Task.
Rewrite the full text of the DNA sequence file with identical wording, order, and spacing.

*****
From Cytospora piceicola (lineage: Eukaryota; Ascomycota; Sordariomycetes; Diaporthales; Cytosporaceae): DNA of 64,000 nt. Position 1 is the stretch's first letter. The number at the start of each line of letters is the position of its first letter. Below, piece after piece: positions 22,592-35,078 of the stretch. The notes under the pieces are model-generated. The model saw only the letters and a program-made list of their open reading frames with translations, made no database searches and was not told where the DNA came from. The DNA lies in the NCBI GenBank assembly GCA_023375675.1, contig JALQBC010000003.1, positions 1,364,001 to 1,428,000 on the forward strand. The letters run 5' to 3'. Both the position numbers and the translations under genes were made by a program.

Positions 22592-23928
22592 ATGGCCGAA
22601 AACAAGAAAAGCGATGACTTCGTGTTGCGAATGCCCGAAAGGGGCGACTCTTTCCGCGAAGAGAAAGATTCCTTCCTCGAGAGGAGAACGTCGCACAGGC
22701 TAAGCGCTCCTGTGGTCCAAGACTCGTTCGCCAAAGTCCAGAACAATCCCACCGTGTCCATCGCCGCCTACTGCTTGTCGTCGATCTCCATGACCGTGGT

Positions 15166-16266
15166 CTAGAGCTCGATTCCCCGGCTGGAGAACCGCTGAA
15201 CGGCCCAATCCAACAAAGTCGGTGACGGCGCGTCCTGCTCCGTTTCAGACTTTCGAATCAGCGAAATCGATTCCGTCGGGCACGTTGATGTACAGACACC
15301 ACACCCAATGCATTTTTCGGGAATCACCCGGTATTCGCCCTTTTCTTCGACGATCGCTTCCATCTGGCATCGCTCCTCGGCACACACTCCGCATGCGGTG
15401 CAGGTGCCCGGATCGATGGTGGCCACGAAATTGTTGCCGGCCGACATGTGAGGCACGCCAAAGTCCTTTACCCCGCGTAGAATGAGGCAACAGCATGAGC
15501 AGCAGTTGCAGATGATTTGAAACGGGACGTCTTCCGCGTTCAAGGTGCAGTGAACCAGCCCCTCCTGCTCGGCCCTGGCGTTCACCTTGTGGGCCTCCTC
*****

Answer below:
From Cytospora piceicola (lineage: Eukaryota; Ascomycota; Sordariomycetes; Diaporthales; Cytosporaceae): DNA of 64,000 nt. Position 1 is the stretch's first letter. The number at the start of each line of letters is the position of its first letter. Below, piece after piece: positions 22,592-35,078 of the stretch. The notes under the pieces are model-generated. The model saw only the letters and a program-made list of their open reading frames with translations, made no database searches and was not told where the DNA came from. The DNA lies in the NCBI GenBank assembly GCA_023375675.1, contig JALQBC010000003.1, positions 1,364,001 to 1,428,000 on the forward strand. The letters run 5' to 3'. Both the position numbers and the translations under genes were made by a program.

Positions 22592-23928
22592 ATGGCCGAA
22601 AACAAGAAAAGCGATGACTTCGTGTTGCGAATGCCCGAAAGGGGCGACTCTTTCCGCGAAGAGAAAGATTCCTTCCTCGAGAGGAGAACGTCGCACAGGC
22701 TAAGCGCTCCTGTGGTCCAAGACTCGTTCGCCAAAGTCCAGAACAATCCCACCGTGTCCATCGCCGCCTACTGCTTGTCGTCGATCTCCATGACCGTGGT

Positions 15166-16266
15166 CTAGAGCTCGATTCCCCGGCTGGAGAACCGCTGAA
15201 CGGCCCAATCCAACAAAGTCGGTGACGGCGCGTCCTGCTCCGTTTCAGACTTTCGAATCAGCGAAATCGATTCCGTCGGGCACGTTGATGTACAGACACC
15301 ACACCCAATGCATTTTTCGGGAATCACCCGGTATTCGCCCTTTTCTTCGACGATCGCTTCCATCTGGCATCGCTCCTCGGCACACACTCCGCATGCGGTG
15401 CAGGTGCCCGGATCGATGGTGGCCACGAAATTGTTGCCGGCCGACATGTGAGGCACGCCAAAGTCCTTTACCCCGCGTAGAATGAGGCAACAGCATGAGC
15501 AGCAGTTGCAGATGATTTGAAACGGGACGTCTTCCGCGTTCAAGGTGCAGTGAACCAGCCCCTCCTGCTCGGCCCTGGCGTTCACCTTGTGGGCCTCCTC